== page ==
Coping styles in youth living in foster care with a history of maltreatment were examined to determine the nature and stability of self-reported coping behavior over time. Participants included 542 (time 1), 377 (time 2), and 299 (time 3) youth ages 8–22 years (M = 13.28 years, SD = 3.04). Using the Behavioral Inventory of Strategic Control, a dimensional, continuous measure of coping, across four possible coping styles endorsed in reference to specific potentially stressful situations, the results indicated that direct action coping was the most frequently endorsed or preferred style for more than 50% of the sample at each time point. A number of youth endorsed using more than one coping style, indicating some flexibility in the approach to coping when problems occur. Although most youth endorsed a preferred style, coping style endorsed did vary somewhat over time. The coping style endorsed also varied depending on the type of problem referenced, but no statistically significant differences were noted across situations, including social, academic, general, and foster-specific situations. Effects for age were also examined and the results indicated no significant differences across the age range for type of coping most commonly endorsed. The present study is the first large-scale, longitudinal assessment of coping styles in youth in foster care and the results suggest that coping is not a simple, categorical-only construct and the implications for the endorsement of the direct approach for youth in foster care along with the other findings are discussed.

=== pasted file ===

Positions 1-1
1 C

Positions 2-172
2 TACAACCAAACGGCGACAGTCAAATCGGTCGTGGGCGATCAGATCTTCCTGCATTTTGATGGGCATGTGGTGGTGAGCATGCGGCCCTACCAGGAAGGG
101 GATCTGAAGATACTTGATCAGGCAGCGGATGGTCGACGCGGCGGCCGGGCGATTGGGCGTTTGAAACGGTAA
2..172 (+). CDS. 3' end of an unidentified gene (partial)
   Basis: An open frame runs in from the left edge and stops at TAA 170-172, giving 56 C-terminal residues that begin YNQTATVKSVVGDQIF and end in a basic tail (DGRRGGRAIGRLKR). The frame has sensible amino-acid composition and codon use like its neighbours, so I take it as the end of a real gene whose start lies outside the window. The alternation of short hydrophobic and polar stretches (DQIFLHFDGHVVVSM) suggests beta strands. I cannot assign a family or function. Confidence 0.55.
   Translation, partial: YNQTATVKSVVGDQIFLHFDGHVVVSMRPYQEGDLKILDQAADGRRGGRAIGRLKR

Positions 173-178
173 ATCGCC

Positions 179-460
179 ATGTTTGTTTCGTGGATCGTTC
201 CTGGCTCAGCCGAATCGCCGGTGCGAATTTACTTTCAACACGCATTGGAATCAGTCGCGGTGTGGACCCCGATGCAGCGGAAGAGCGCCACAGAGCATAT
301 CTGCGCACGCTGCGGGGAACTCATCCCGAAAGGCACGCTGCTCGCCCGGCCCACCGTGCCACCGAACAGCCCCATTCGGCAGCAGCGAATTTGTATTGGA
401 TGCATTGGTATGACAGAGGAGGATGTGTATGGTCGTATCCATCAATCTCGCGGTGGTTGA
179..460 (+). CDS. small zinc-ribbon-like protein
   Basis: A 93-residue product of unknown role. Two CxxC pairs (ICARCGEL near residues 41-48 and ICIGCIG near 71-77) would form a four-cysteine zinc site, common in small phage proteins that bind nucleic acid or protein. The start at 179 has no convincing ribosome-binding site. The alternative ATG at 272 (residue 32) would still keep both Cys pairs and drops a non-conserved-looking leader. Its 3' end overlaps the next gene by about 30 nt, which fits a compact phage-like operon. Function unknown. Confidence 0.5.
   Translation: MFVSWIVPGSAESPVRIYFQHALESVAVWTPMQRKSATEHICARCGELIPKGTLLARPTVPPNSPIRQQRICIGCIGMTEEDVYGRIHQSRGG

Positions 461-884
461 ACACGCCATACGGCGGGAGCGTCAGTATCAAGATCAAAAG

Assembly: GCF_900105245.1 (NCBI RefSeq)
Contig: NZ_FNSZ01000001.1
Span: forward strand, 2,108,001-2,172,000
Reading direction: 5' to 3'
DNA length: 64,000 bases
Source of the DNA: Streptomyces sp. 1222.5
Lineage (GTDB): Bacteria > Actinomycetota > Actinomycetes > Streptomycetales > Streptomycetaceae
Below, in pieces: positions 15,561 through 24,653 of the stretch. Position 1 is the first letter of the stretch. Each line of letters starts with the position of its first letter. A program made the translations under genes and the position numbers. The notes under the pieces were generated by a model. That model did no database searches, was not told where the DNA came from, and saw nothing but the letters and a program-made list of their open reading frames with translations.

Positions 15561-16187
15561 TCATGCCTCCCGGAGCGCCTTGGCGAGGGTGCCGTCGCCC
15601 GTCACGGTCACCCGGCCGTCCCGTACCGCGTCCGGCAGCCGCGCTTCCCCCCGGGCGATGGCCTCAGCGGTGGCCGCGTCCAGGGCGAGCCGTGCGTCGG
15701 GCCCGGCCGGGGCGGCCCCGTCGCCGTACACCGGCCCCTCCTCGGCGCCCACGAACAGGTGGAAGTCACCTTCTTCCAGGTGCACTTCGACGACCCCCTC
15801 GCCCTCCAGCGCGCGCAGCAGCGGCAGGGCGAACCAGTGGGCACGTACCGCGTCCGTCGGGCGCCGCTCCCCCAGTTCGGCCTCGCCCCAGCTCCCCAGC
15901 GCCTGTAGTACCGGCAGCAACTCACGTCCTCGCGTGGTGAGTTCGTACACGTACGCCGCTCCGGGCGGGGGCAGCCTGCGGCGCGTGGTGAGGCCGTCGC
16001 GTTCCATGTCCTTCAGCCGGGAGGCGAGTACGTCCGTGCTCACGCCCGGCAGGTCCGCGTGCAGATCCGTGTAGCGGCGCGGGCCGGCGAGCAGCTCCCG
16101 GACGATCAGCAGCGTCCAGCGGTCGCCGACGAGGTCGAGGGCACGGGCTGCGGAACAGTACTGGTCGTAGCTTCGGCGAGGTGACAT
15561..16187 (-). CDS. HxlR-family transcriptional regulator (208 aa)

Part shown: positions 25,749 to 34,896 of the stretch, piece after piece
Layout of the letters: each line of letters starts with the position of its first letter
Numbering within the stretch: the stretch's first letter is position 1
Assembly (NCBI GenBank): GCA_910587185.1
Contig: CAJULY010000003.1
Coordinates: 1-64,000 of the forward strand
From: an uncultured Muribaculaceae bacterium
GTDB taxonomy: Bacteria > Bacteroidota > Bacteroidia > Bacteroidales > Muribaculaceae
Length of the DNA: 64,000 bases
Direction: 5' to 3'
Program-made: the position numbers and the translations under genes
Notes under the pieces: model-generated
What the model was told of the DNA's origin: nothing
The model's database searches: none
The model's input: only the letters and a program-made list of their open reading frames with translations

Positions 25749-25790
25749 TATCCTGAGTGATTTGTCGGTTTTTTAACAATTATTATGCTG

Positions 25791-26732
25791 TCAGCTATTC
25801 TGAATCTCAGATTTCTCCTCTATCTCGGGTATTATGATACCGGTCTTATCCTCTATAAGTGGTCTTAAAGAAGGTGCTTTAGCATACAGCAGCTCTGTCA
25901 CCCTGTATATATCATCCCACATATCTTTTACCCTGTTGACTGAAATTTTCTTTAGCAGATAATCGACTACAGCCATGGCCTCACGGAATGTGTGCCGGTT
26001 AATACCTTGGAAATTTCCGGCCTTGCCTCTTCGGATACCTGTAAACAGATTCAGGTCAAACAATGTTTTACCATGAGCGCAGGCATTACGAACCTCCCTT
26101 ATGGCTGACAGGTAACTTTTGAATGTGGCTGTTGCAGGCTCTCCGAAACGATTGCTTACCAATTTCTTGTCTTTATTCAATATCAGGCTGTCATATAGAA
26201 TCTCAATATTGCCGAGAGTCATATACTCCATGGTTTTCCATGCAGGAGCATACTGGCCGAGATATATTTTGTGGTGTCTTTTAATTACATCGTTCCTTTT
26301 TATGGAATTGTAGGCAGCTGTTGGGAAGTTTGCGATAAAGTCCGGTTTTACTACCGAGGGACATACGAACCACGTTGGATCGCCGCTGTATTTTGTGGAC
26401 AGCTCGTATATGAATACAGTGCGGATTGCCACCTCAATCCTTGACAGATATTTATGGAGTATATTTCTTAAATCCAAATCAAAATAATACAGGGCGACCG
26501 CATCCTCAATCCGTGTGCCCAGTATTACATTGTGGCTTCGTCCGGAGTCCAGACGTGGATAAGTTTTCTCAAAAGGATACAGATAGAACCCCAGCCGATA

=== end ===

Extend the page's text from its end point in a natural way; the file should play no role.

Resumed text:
All Science Journal Classification (ASJC) codes
- Pediatrics, Perinatology, and Child Health
- Developmental and Educational Psychology
- Psychiatry and Mental health